Drugs and Alcohol at Work – Part 2 Reply

Part 2 of the Cabbage Salad and Safety podcast’s discussion on managing drugs and alcohol at work is now available.

 

Kevin Jones

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Cabbage Salad and Drugs 2

Episode 6 of the Cabbage Salad and Safety podcast is now available with the discussion centring on drugs and alcohol issues at work. For those looking for information on drug and alcohol testing, this episode is not for you.  We thought that the testing issue is dealt with in many workplaces through legislative and regulatory matters and you have to comply with what you have to comply.

For this episode we included a guest, Natasha Jager of the Alcohol and Drug Foundation because we wanted to talk about what businesses of all sizes can do to reduce the risk of alcohol and drug impacts at work. It was important also that this was not a seasonal discussion in relation to naughty and unsafe behaviour at a work’s Christmas Party. (There’ll be plenty of discussion on that issue from others, as there is every year)

We talk about impairment, risks to others, the relation to fitness-for-work and workplace mental health issues.

The podcast audio has been cut to have this as a two part episode with the next part being available in the next week or so.

If you have any comments on the podcast, please email me or include a comment below.

Kevin Jones

Gender, violence, Batty, Hulls and business preparedness 5

Recently the Victorian Women Lawyers conducted a seminar into the outcomes of Victoria’s Royal Commission into Family Violence.  SafetyAtWorkBlog attended even though the topic seems, initially, to have a tenuous link to occupational health and safety (OHS).  Family violence is relevant to OHS through its influence on workplace mental ill-health, productivity and the need for cultural change.

vwl-nov-2016-seminarThe guest speakers included Rob HullsRosie Batty, and Antoinette Braybrook (pictured).

Progress needs Trust

Batty stated early in the seminar that we are a “victim-blaming society”where victims do not know who they can trust and therefore hesitate to raise issues of abuse or injustice.  The importance of trust in establishing a functional workplace culture has been discussed elsewhere.  Raising issues with managers or authorities is a crucial element of OHS law based on the assumption that the issues will be taken seriously and be controlled to some degree; an assumption that varies with each workplace.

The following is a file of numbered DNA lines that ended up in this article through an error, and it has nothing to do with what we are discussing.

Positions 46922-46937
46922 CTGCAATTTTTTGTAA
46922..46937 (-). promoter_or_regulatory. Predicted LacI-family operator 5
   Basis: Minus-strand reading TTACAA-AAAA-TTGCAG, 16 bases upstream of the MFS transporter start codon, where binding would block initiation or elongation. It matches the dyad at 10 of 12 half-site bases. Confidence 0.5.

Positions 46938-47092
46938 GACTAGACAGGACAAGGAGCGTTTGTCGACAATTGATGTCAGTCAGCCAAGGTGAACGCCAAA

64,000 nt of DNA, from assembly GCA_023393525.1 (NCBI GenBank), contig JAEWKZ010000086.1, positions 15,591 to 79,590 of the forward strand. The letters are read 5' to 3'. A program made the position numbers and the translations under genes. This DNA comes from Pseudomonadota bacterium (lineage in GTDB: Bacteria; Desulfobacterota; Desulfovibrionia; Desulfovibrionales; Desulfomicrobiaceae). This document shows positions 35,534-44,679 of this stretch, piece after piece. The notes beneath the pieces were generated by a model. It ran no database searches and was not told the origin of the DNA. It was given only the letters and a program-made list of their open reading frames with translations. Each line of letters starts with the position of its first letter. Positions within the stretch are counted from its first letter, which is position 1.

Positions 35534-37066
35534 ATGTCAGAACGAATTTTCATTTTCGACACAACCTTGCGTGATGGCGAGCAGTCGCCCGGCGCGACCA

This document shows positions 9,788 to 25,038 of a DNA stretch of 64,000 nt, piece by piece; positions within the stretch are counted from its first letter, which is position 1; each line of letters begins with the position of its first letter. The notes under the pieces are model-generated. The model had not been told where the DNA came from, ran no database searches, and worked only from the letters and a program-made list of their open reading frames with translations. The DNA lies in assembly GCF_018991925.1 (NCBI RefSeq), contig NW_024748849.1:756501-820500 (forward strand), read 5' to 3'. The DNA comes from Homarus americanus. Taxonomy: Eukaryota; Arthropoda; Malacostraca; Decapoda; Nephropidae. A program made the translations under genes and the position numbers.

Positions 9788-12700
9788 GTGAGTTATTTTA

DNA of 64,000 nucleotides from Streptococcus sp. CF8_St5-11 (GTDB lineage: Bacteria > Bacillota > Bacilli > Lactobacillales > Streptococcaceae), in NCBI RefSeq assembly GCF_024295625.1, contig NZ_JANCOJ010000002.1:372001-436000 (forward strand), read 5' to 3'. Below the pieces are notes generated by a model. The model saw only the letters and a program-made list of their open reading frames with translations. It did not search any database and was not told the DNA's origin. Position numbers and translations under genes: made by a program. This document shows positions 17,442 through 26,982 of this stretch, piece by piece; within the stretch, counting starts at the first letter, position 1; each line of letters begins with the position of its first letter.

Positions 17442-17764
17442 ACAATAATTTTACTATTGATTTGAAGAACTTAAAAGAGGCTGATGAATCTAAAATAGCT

Batty also said that

“unless we see perpetrators being held accountable, why would you want to come forward and expose yourself, be vulnerable and unsafe?”

Accountability is a crucial element of establishing and maintaining a suitable workplace safety culture as reinforces fairness and justice. More…

No one is hurt, so there is nothing to see 3

When talking about workplace health and safety there is almost always questions about why one type of workplace hazard is given more priority than others.  This is most common in discussing the neglect of mental health and psychosocial issues in comparison to incidents that result in physical Night photo of Houses Westminster Bridge and Big Ben, Londoninjury or death.  The reasons given are almost always social ones, external to the workplace. A commentary in The Guardian newspaper for 1 November 2016 by David Conn adds another reason. More…

Not all deaths are “newsworthy” but they are all important 3

As Australia’s Safe Work Month closes, the media is focussed on the four fatalities at Dreamworld theme park in Queensland.  That situation is complicated as, although the incident is being investigated partly under Work Health and Safety laws, the decedents were visitors to the workplace. On the other side of the continent in Perth, prior to the Dreamworld incident, was another workplace fatality, this time of a worker.  Her death was no less tragic and deserves not to be forgotten, particularly as it links to other occupational health and safety (OHS) and labour issues.

According to the West Australian newspaper for October 12 2016:

“Marianka Heumann, who was on a working holiday in Australia and had been employed at the site for three months, fell 13 storeys down a ventilation shaft at the Finbar and Hanssen development on Adelaide Terrace on Monday afternoon.  She was rushed to hospital but could not be saved.”

More…